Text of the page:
The amount of water vapor in the air is important for two reasons: moisture provides fuel for the chemical reactions that cause deterioration (e.g., acid hydrolysis), and it causes physical damage such as swelling and shrinking. Organic materials such as paper naturally try to come to equilibrium with the surrounding air, so they absorb moisture as the relative humidity rises, and release moisture as it falls. Thus, a period of sustained higher relative humidity results in a quicker deterioration rate. Likewise, sustained periods of very low relative humidity can result in desiccation and cracking of some materials. Frequent fluctuations in relative humidity (and temperature) are even more damaging.
When managing climate within collections storage spaces, it is crucial to understand that air is capable of holding more water vapor at higher temperatures. Thus, given that the absolute amount of water vapor in the air remains the same (unless moisture is added or taken away through humidification or dehumidification), the relative humidity will go down if the temperature is raised, and it will go up if the temperature is lowered.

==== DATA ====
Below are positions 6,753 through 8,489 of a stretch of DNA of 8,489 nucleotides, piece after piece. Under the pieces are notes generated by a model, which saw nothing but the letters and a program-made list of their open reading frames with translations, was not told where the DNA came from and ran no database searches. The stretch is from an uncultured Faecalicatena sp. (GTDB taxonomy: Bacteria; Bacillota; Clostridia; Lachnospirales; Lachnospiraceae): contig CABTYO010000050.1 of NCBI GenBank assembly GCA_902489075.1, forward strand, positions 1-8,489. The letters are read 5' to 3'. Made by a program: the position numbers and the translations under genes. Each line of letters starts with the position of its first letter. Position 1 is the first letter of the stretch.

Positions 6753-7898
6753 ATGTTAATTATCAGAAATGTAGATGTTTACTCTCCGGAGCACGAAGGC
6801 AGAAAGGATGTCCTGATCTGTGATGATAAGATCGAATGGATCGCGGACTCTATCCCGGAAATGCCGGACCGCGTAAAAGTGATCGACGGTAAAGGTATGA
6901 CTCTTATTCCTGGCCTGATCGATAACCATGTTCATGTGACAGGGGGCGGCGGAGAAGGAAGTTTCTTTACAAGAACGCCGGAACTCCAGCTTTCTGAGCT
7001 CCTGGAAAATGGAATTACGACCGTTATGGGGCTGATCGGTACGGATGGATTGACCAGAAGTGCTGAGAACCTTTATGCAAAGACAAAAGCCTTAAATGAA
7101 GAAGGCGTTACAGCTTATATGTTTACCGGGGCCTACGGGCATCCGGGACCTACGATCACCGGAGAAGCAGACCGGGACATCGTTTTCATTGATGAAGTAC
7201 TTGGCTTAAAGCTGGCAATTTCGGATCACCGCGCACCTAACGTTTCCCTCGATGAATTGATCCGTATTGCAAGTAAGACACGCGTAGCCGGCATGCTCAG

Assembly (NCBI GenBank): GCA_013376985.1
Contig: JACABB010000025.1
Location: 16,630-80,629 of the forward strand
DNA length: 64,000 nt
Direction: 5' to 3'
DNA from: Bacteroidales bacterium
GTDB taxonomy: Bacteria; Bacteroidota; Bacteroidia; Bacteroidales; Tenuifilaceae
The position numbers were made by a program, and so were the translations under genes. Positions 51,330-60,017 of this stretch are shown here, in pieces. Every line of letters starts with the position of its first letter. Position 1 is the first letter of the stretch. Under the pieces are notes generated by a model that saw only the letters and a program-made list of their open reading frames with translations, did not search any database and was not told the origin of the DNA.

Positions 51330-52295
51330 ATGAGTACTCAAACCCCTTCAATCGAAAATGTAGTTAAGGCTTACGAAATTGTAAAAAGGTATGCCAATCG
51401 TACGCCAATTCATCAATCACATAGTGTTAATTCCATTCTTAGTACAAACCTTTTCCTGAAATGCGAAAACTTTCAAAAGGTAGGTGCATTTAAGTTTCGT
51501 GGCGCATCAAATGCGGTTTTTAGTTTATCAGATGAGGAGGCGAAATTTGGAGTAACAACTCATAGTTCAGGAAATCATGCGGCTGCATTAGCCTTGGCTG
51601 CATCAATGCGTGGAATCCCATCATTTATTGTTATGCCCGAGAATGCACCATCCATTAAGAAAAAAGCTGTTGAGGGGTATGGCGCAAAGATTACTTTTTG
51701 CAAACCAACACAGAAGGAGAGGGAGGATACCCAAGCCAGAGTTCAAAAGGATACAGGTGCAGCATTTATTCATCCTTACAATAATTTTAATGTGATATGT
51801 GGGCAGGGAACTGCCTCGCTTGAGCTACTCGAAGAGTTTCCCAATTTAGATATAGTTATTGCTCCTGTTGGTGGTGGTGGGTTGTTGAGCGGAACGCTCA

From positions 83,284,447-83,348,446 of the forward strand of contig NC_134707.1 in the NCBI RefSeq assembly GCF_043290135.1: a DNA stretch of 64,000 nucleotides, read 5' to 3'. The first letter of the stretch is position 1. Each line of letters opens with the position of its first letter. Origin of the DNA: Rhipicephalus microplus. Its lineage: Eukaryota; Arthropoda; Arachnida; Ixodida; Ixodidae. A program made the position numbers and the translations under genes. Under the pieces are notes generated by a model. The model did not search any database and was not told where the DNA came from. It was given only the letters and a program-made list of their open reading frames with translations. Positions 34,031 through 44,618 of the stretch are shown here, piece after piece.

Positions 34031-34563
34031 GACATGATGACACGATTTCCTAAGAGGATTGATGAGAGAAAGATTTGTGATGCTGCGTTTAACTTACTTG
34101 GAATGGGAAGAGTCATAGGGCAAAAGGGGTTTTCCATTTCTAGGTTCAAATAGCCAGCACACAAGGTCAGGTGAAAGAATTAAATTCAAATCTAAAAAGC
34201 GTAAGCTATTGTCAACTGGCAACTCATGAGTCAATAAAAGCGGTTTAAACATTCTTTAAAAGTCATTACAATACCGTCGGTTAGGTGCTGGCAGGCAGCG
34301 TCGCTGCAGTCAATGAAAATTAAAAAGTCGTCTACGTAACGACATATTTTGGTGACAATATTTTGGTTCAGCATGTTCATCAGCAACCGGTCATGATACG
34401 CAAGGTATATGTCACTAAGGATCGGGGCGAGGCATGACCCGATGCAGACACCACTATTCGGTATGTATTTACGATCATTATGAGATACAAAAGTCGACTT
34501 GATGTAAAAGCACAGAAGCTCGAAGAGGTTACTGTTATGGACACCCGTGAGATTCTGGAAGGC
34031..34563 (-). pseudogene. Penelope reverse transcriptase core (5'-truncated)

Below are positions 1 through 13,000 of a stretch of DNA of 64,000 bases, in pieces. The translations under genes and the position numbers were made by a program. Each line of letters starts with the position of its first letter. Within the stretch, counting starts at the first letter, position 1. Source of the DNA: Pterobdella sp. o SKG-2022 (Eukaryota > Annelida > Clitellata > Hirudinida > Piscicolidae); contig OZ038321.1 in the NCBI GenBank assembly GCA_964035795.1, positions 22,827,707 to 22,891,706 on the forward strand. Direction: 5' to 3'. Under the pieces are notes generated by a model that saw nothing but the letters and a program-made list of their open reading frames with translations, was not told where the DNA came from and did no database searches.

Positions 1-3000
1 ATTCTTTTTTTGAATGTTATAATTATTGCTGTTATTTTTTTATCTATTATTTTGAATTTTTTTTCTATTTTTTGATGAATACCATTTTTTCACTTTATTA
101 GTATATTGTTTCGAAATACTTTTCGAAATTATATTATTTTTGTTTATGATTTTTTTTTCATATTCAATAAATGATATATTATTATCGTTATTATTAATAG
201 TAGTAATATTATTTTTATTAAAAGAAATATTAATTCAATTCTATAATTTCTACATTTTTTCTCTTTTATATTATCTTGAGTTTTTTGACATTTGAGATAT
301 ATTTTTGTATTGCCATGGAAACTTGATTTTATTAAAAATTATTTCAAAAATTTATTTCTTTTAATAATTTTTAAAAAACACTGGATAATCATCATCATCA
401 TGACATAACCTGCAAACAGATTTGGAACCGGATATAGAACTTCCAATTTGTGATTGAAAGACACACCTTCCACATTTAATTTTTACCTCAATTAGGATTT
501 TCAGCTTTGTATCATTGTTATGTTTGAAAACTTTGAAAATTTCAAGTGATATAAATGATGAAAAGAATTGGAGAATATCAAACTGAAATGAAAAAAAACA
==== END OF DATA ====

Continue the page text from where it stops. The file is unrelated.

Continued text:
Over the past decade, climate change, soaring energy costs, and a conscious movement towards more sustainable, green approaches to energy consumption have dramatically changed the way that libraries, museums, and archives manage their environment. During the latter half of the twentieth century, air conditioning technology improved dramatically and targets for an "ideal" temperature and relative humidity evolved as a way of assuring an appropriate environment for collections in storage, exhibition, or on loan. The "50/70" rule --shorthand for conditions of 50% ±5% relative humidity and 70°F ±2° -- served for many years as the "ideal" setting for many materials in cultural heritage collections and was written into many building specifications, HVAC programs, and loan agreements.